Many players enjoy playing from away from the table, and some (especially defensive players) base their game on this. Others step back in fast rallies to give themselves more time to react. However, for most players, you want to stay close to the table whenever possible, usually no more than an arm's length back, slightly more for loopers in some fast rallies. Otherwise, you "give up" the table. By backing off the table, your opponent has more time to react to your shots, and you have to cover more ground to cover the wide angles and in and out movements. Basically, you are at the mercy of your opponent if he knows how to take advantage of it.
A looper often needs to play slightly further back then a counter-hitter, but not too far back except when forced. Often a player needs more time because his strokes aren't efficient, or perhaps too long. You might want to work with a coach on making your shots more efficient and shorter.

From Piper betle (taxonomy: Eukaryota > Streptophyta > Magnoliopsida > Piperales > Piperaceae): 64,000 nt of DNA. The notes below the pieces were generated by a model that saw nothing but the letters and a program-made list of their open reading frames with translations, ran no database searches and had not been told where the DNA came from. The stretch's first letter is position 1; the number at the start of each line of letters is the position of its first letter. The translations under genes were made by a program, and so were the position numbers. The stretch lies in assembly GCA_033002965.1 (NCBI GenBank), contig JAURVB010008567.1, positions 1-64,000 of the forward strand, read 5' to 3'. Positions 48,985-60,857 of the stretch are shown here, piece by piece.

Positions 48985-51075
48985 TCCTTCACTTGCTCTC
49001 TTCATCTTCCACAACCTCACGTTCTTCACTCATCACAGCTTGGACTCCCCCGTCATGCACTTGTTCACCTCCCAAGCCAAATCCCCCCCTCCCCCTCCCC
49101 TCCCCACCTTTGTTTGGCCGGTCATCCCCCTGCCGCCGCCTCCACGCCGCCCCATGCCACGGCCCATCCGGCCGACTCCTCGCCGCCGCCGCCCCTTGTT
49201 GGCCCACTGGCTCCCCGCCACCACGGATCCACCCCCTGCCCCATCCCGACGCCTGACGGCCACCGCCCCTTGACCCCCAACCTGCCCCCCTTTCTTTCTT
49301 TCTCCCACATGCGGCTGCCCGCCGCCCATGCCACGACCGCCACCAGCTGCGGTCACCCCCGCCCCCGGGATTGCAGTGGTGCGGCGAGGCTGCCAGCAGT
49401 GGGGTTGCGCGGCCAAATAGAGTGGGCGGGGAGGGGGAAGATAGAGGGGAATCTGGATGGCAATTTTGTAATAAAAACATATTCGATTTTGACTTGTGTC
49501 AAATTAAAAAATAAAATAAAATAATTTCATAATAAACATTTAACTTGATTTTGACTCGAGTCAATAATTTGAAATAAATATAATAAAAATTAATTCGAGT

Against a much faster player, sometimes you have little choice but to back up half or a full step to have time to rally. Sometimes, however, it's best to start the rally closer to the table, so you have a chance to put pressure on your opponent, and only back up when really forced to do so. Don't give up the table for free!
If you have trouble staying at the table during a match, try this remedy. When you practice, put a barrier behind you to make sure you stay within an arm's length or slightly more of the table. You might even exaggerate it some, and really jam yourself at the table (with the barrier right behind you) so that you'll learn to do this. It will pay off in the long run.